Tom Horvath, PhD is strong voice in the field of addiction treatment. Way back in 1985 he founded Practical Recovery which offers a much-needed alternative to the 12-step models that dominate the treatment field. Anne Fletcher, in her book Inside Rehab, describes Practical Recovery's approach as completely different from that of other programs.

Not only is Dr Hovarth the founder and president of Practical Recovery, but he is also president of SMART Recovery, the international nonprofit that offers free, self-empowering, science based mutual help groups for addiction recovery. SMART has over 20 to 30 000 members world-wide.

In both treatment modalities that Tom oversees the power is vested in the individual - there's no talk of being powerless in the face of addiction. Recently SMART Recovery has started meetings in Cape Town, and I am hoping that these find traction in my local setting where this type of intervention is much needed.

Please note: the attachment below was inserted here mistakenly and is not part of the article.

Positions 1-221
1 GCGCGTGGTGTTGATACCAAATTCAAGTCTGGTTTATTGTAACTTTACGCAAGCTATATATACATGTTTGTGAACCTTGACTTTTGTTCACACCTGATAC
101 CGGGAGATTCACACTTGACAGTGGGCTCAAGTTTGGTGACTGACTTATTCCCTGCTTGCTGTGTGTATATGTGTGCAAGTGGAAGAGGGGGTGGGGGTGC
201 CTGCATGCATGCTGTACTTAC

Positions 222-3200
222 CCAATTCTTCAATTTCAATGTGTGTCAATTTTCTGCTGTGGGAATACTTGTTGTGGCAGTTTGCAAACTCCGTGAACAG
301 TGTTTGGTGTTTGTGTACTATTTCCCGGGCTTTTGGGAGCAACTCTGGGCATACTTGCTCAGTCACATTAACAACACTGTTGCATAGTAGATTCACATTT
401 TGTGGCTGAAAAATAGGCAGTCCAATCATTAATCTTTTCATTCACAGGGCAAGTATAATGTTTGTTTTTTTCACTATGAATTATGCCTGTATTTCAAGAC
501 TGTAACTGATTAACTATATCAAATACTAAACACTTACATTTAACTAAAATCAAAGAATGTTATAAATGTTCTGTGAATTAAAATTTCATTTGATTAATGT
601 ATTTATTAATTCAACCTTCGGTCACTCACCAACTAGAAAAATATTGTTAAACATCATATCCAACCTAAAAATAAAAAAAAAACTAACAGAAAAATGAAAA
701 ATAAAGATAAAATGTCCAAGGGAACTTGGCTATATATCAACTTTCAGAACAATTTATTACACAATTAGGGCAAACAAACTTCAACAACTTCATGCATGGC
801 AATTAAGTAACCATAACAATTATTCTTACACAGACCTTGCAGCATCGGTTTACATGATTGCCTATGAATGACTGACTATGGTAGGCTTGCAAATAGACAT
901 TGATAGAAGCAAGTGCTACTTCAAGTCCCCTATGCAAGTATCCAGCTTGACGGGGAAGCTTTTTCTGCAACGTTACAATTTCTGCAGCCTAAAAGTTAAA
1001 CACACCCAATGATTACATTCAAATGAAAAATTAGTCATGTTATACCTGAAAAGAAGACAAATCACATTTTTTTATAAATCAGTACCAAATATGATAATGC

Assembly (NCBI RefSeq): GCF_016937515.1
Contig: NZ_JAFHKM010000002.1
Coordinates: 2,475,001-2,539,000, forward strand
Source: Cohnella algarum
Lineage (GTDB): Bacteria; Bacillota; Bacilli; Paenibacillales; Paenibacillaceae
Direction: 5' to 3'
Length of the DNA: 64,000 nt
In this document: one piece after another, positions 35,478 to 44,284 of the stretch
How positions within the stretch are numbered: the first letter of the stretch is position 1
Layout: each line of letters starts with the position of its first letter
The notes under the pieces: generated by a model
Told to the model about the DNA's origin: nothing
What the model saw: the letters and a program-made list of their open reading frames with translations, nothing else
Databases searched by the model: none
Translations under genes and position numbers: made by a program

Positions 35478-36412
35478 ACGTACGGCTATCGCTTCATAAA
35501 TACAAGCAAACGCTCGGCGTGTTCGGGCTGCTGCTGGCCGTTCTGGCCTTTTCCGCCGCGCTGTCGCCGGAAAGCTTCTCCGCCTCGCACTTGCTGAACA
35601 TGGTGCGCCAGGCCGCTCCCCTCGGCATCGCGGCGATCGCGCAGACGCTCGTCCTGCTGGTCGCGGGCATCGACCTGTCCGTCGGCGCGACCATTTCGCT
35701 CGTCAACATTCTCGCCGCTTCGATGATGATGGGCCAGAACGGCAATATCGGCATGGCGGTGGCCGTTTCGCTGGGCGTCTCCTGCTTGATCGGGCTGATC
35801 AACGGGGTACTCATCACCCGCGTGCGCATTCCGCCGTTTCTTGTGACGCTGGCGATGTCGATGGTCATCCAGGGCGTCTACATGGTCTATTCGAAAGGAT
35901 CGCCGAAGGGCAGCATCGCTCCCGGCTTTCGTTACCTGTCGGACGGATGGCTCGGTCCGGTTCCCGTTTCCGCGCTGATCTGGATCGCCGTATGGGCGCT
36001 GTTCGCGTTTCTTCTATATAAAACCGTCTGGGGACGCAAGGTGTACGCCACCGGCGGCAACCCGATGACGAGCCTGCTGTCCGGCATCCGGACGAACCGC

Global Drug Survey Data
The global drug survey aims to collect data from drug users around the world. It all started 15 years ago as a simple questionaire in a clubbing magazine and has now grown to an international web-based survey.

Filled with some fascinating pieces of information, such as cocaine was voted the worst value for money drug and MDMA the best, the results of the 2014 Global Drug Survey are out. The data was collected from nearly 80 000 self-selected participants around the world. Worth a look even if the sample is not truly representative.

One of the key messages from the survey was that current drug laws are a barrier to people seeking help for problematic drug use. The Huffington post talks more about this issue here.